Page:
102-1170232
Preview photo Parodia scopa
103-1170247
Preview photo Parodia scopa
104-1170244

 

back to top

Synonyms

Cactus scopa*, Malacocarpus scopa, Notocactus scopa, Parodia rudibuenekeri ssp. glomeratus, Notocactus glomeratus, Notocactus rudibuenekeri, Parodia rudibuenekeri, Parodia scopa ssp. scopa, Parodia scopa ssp. marchesii, Notocactus scopa var. marchesii, Notocactus soldtianus, Parodia succinea, Parodia scopa ssp. succinea, Notocactus succineus,
* Basionym

Distribution

Brazil (Rio Grande do Sul), Uruguay

Conservation status

(4)   Least Concern, LC

Comments

The distinctive characteristics of the populations of Parodia scopa (Sprengel) N. P. Taylor living in the Quebradas of Treinta y Tres Department, in Uruguay, known as Notocactus scopa var. marchesi W. R. Abraham or Parodia scopa ssp. marchesi (W. R. Abraham) Hofacker, consist of a smaller number of ribs (23-28), always within the range of the species (25-40), and whitish central spines (Hunt et al. 2006, text: 223; atlas: 315, pl. 315.1), sometimes yellowish (Gerloff et al. 1995: 78), as confirmed by our investigations (see photo). Even this feature does not appear to be exclusive of populations to Trenta y Tres, since other groups of P. scopa living in Rio Grande do Sul (Brazil) are described with white central spines, such as Notocactus scopa var. ramosus (Osten) Backeberg, (white to dark brown) (Gerloff et al. 1995, 79), yellow as Notocactus scopa var. daenikerianus Krainz (from yellow to honey-colored), or like Notocactus scopa var. glauserianus Krainz, from orange to brownish yellow (Backeberg 1966 / en. ed. 1977, 348). For these reasons, besides the fact that no other factor distinguishes it from the other populations of P. scopa, if not a relative geographical isolation (even included in the territorial area of the species), we consider the marchesi form not so defined to assume the rank of species; and we believe that the taxa that have been considered till now at infraspecific level are synonyms of P. scopa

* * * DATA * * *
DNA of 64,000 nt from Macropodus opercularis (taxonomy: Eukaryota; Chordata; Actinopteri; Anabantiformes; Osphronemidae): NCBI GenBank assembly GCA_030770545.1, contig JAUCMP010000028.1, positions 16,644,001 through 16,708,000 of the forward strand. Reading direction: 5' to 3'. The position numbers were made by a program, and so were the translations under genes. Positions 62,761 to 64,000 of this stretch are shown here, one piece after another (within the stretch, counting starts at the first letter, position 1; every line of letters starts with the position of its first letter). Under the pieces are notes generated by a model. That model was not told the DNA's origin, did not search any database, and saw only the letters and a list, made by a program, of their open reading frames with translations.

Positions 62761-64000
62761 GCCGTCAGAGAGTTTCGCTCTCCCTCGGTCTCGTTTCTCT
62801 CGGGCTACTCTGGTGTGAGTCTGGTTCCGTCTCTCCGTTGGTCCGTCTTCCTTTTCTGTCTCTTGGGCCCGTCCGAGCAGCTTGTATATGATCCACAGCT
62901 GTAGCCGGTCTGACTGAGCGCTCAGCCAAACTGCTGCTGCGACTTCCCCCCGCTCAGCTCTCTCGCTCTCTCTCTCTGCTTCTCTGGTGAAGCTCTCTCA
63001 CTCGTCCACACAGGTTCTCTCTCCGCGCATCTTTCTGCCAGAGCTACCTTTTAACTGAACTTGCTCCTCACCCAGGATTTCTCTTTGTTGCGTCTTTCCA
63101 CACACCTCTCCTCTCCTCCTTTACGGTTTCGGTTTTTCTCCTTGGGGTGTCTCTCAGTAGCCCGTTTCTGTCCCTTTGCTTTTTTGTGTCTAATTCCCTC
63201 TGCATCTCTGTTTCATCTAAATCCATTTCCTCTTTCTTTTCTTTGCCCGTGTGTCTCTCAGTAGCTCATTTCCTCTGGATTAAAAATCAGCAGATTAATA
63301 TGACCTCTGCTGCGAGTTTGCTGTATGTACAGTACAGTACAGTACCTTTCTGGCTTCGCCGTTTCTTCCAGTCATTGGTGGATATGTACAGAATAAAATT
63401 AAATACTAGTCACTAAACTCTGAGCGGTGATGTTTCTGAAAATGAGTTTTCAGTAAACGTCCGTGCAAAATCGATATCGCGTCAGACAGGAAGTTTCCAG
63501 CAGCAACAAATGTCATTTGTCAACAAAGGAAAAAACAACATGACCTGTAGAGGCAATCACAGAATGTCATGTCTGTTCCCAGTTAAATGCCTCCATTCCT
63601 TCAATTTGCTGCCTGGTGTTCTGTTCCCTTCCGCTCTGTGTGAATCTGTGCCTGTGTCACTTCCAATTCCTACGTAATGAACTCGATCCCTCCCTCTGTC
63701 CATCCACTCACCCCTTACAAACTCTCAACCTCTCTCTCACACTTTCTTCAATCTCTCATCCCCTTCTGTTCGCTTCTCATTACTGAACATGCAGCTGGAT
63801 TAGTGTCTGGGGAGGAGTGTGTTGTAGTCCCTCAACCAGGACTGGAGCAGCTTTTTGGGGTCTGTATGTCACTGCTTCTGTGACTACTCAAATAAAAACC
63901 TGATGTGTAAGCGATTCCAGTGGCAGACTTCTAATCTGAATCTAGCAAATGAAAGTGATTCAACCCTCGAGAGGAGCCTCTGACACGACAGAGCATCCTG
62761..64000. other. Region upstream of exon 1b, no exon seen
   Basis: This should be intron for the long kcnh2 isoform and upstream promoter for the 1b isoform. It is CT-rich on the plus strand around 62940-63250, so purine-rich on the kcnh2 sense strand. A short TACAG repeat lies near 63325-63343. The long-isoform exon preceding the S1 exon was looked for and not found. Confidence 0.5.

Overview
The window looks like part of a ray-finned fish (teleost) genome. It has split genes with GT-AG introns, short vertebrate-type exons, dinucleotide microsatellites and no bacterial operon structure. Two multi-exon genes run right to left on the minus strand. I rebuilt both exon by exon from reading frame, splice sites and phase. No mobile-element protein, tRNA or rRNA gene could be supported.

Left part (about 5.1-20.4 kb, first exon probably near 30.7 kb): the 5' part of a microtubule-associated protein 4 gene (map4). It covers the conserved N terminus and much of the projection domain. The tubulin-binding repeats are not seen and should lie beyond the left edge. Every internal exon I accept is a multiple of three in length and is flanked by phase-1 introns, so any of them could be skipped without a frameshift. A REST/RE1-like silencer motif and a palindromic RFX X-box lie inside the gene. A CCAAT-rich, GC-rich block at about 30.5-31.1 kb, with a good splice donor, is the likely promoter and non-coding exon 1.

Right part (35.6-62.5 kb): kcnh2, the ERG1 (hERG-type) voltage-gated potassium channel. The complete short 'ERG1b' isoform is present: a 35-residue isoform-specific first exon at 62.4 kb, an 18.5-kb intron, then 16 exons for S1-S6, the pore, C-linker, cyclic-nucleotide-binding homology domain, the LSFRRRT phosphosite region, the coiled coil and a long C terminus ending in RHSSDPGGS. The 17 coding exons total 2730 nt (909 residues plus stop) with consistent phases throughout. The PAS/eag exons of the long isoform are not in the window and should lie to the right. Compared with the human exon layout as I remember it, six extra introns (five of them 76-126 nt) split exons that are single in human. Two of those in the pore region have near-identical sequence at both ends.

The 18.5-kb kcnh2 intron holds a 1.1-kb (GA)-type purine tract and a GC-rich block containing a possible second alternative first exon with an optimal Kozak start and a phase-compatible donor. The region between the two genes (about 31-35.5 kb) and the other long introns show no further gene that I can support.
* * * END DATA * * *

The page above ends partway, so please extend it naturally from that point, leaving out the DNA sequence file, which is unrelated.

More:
(October 2010)


Parodia scopa (Sprengel) N. P. Taylor is a taxon with numerous and variable populations, but with a rather fragmented distribution. In contrast, the other dominant species of the genus Parodia Spegazzini of the Pampa Biome, i.e. Parodia erinacea (Haworth) N. P. Taylor as we conceived (Anceschi & Magli 2012, 26-33), Parodia mammulosa (Lemaire) N. P. Taylor and Parodia ottonis (Lehmann) N. P. Taylor (whose populations we also refer to in the note on Parodia oxycostata (Buining & Bederoo) Hofacker), in addition to populations numerous and variable in shape, manifest a certain spatial continuity. On the diversity in the spination of the various populations of P. scopa, and on the substantial uniformity of forms of growth, we have already expressed our position in the study on the marchesii populations living in Uruguay, in the quebradas of the Depto of Trenta y Trés (Anceschi and Magli 2010, 28; A&M 294, photos 10-25). A similar situation occurs in Brazil, in the northern part of the range of P. scopa. Among the rocky outcrops (serras and coxilhas) of the Pampa Biome, in the centre-south of the Rio Grande do Sul, below the BR 290, which bisects the state from east to west. Even here, several populations of P. scopa occupy the territory distinguishing themselves essentially only by their spination. In fact, as we will see, in the case of Parodia rudibuenekeri (W. R. Abraham) Hofacker & P. J. Braun, forms and distribution areas are not so distinct. To the southwest of São Gabriel populations of Parodia succinea (F. Ritter) N. P. Taylor are living (A&M 787, photos 26-58), which quietly can be assimilated by the forms with clear spines of P. scopa. In fact, all the characters of the first taxon are included, or merged, with those of the second. In addition, the form of growth is typical of the taxon (A&M 55, photos 01-05; A&M 294, photos 10-25, A&M 787, photos 26-58; A&M 79, photos 59-83; A&M 793, photos 84-104). But while P. succinea is considered, in the latter literature, to be a subspecies of P. scopa (Hunt 1999, 253; Anderson 2001, 552-553; 2005; 2011; Hunt et al., 2006, text: 223), in contrast Parodia rudibuenekeri (W. R. Abraham) Hofacker & P. J. Braun was recognized at the rank of species (Hunt 1999, 252; Anderson 2001, 551, 2005, 2011, Hunt et al., 2006, text: 223). Reto Nyffeler in "Further referrals of 'limbo' species" in CCC 1 (1997, 4: 9), had already correctly identified Notocactus rudibuenekeri W. R. Abraham as a synonym of P. scopa. Then in "Nomenclatural adjustments in Parodia" Hofacker & Braun (1998, 6: 10) published P. rudibuenekeri, which is the text in full: